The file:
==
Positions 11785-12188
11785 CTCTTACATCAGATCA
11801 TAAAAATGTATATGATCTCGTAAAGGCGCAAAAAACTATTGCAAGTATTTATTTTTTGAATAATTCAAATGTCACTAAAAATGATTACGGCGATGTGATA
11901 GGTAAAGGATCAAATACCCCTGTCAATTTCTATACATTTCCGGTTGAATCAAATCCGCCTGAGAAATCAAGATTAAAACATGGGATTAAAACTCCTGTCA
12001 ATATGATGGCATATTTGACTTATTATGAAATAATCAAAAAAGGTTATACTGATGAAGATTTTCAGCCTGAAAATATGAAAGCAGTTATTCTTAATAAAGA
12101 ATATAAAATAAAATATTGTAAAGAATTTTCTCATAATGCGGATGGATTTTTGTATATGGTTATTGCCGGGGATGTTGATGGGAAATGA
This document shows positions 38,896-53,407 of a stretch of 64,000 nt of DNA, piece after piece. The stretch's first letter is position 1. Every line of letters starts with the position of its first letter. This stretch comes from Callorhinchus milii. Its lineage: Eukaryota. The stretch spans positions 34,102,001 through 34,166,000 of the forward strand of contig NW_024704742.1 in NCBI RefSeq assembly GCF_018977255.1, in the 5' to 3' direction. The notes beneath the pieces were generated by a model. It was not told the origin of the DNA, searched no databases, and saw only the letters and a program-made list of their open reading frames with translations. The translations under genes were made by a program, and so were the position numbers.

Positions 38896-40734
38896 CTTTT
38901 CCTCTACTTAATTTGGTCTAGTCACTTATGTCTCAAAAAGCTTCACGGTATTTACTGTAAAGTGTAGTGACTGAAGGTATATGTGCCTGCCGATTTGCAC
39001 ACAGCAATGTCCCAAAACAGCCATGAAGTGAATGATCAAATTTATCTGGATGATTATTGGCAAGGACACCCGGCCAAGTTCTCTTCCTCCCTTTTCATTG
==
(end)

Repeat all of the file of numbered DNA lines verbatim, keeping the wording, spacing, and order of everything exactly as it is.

Positions 11785-12188
11785 CTCTTACATCAGATCA
11801 TAAAAATGTATATGATCTCGTAAAGGCGCAAAAAACTATTGCAAGTATTTATTTTTTGAATAATTCAAATGTCACTAAAAATGATTACGGCGATGTGATA
11901 GGTAAAGGATCAAATACCCCTGTCAATTTCTATACATTTCCGGTTGAATCAAATCCGCCTGAGAAATCAAGATTAAAACATGGGATTAAAACTCCTGTCA
12001 ATATGATGGCATATTTGACTTATTATGAAATAATCAAAAAAGGTTATACTGATGAAGATTTTCAGCCTGAAAATATGAAAGCAGTTATTCTTAATAAAGA
12101 ATATAAAATAAAATATTGTAAAGAATTTTCTCATAATGCGGATGGATTTTTGTATATGGTTATTGCCGGGGATGTTGATGGGAAATGA
This document shows positions 38,896-53,407 of a stretch of 64,000 nt of DNA, piece after piece. The stretch's first letter is position 1. Every line of letters starts with the position of its first letter. This stretch comes from Callorhinchus milii. Its lineage: Eukaryota. The stretch spans positions 34,102,001 through 34,166,000 of the forward strand of contig NW_024704742.1 in NCBI RefSeq assembly GCF_018977255.1, in the 5' to 3' direction. The notes beneath the pieces were generated by a model. It was not told the origin of the DNA, searched no databases, and saw only the letters and a program-made list of their open reading frames with translations. The translations under genes were made by a program, and so were the position numbers.

Positions 38896-40734
38896 CTTTT
38901 CCTCTACTTAATTTGGTCTAGTCACTTATGTCTCAAAAAGCTTCACGGTATTTACTGTAAAGTGTAGTGACTGAAGGTATATGTGCCTGCCGATTTGCAC
39001 ACAGCAATGTCCCAAAACAGCCATGAAGTGAATGATCAAATTTATCTGGATGATTATTGGCAAGGACACCCGGCCAAGTTCTCTTCCTCCCTTTTCATTG